‘He’s not stopping, I’m going to die’: Woman beaten by soldier condemns suspended sentence

Defence Forces says any conviction of serving member ‘may have implications for retention’ in the organisation

Natasha O'Brien (24) who was assaulted by serving Irish soldier Cathal Crotty (22), of Parkroe Heights, Ardnacrusha, Co Clare, at O’Connell Street, Limerick in 2022. Photograph: Brendan Gleeson

A woman beaten into unconsciousness by a serving soldier on O’Connell Street in Limerick has described the fully suspended sentence he received on Thursday for the unprovoked assault on her as “horrific”.

Natasha O’Brien told Limerick Circuit Criminal Court she had thought she would not survive the incident in which Cathal Crotty, (22), of Parkroe Heights, Ardnacrusha, Co Clare, kept punching her after she had been knocked to the ground by two initial blows.

“As I lay in the foetal position, and losing consciousness, he continued his relentless beating – my last conscious thought was: He’s not stopping, I’m going to die,” she said in an impact statement.

In addition to severe physical injuries, she said she had suffered from trauma caused by the assault and had subsequently lost her job because of the impact it had had on her.


Crotty initially attempted to blame Ms O’Brien for the assault, saying she had instigated an altercation but he admitted his guilt after being shown CCTV footage. He had later boasted about the assault on social media.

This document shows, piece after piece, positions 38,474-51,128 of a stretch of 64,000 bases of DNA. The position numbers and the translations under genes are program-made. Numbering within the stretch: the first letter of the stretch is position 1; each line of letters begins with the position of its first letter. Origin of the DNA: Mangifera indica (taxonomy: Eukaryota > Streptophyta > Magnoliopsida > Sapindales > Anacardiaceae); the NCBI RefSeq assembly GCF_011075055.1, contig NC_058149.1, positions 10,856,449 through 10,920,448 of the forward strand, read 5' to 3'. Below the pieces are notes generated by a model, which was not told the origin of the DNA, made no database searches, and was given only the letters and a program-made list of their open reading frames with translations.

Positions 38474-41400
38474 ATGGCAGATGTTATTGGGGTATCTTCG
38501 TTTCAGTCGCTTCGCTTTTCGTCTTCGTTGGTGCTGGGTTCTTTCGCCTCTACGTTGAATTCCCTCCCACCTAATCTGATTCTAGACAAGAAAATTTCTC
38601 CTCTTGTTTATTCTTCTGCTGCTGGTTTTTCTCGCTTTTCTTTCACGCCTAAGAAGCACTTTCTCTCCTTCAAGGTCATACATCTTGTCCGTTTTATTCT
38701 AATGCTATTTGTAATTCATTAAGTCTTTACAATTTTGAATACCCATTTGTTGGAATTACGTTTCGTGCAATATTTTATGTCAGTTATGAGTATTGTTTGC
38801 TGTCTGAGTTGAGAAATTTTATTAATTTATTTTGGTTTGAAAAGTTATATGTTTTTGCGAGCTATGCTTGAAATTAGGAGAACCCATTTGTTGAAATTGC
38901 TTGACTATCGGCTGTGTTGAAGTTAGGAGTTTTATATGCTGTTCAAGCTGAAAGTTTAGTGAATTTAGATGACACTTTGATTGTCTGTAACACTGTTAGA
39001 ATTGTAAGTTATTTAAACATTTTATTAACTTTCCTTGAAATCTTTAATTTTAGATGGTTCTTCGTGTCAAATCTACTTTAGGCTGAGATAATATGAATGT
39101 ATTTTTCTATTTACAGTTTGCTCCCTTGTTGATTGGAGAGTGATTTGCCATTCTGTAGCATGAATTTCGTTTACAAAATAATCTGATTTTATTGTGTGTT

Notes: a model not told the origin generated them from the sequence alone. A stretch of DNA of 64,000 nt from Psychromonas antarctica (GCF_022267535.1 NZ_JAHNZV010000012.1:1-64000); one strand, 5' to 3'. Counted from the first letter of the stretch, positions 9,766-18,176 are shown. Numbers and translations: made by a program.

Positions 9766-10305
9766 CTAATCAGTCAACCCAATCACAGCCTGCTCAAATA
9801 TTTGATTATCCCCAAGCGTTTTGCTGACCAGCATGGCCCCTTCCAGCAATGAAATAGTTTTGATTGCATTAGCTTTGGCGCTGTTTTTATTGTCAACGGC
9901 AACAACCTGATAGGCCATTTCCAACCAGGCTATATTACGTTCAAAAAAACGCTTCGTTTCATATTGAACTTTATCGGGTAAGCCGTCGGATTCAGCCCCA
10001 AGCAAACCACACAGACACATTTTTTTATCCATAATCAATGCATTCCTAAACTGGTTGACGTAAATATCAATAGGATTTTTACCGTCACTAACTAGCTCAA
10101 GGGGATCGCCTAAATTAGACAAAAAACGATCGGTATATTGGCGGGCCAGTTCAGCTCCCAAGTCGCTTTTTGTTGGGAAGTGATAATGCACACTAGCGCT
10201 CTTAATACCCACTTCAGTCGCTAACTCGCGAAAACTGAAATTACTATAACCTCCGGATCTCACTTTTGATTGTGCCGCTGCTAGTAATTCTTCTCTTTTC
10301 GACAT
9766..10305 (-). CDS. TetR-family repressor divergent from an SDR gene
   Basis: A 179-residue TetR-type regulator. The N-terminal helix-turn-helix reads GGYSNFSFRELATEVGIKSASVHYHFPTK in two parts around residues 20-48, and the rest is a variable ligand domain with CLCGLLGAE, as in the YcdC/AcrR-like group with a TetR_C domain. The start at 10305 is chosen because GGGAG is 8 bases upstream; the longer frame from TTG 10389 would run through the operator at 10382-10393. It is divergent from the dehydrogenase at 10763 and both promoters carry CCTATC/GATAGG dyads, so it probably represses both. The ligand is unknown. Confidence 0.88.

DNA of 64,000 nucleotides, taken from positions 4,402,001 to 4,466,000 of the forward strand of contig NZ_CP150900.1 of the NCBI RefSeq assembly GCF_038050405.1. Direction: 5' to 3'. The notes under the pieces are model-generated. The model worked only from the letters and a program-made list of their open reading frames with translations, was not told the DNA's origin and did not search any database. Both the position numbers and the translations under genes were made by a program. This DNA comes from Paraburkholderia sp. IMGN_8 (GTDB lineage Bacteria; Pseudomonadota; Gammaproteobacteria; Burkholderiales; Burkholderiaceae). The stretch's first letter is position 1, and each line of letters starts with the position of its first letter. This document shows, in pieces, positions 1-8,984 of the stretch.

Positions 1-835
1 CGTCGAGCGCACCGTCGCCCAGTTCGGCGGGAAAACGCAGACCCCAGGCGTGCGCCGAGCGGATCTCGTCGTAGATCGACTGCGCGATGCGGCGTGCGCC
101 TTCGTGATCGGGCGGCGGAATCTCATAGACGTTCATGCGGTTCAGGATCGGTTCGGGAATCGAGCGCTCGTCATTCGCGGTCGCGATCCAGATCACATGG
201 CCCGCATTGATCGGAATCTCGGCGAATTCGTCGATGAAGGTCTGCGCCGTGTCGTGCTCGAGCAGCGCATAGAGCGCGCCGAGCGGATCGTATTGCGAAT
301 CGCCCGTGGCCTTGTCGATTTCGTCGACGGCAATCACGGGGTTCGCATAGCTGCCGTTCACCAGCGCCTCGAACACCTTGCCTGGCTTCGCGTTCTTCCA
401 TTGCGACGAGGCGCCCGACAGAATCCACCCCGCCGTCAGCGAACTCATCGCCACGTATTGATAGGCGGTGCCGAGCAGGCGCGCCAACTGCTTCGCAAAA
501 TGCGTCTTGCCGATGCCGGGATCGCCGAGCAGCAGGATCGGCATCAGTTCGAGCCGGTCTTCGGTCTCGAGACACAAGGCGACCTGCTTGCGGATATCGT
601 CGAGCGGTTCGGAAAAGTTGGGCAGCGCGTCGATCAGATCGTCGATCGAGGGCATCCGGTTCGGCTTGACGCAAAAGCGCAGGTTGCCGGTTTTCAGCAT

One of the officers at Sarsfield barracks, where Crotty is based, Commandant Paul Togher, told the court Crotty was an “exemplary”, “courteous” and “disciplined” soldier.

Judge Tom O’Donnell described Crotty’s actions as “utterly appalling” but said he had to give him credit for pleading guilty to assaulting Ms O’Brien, causing her harm.

He sentenced him to three years but suspended the sentence, saying said he had “no doubt” if he imposed an immediate jail sentence Crotty’s army “career is over”.

In a statement, the Defence Forces said it commended “the bravery of the victim in this case”, condemned “any actions by serving personnel that are contrary to or do not reflect our values” and said “any conviction in a civilian court may have implications for the retention and service of members” of the force.

Its own disciplinary procedures will commence now, it said.

Sarah Benson of Women’s Aid said “I think what this case tells us is that we are not in a good place when it comes to the perpetration of violence against women.”

Ms O’Brien said, in her opinion, the court had sent “a message” to Crotty and anyone else that they could attack women in public and not be jailed.

“The lack of justice is horrific, in spite of the seriously appalling cold hard evidence. There was a complete disregard for the gravity of Crotty’s actions,” she said.

Emmet Malone

Emmet Malone

Emmet Malone is Work Correspondent at The Irish Times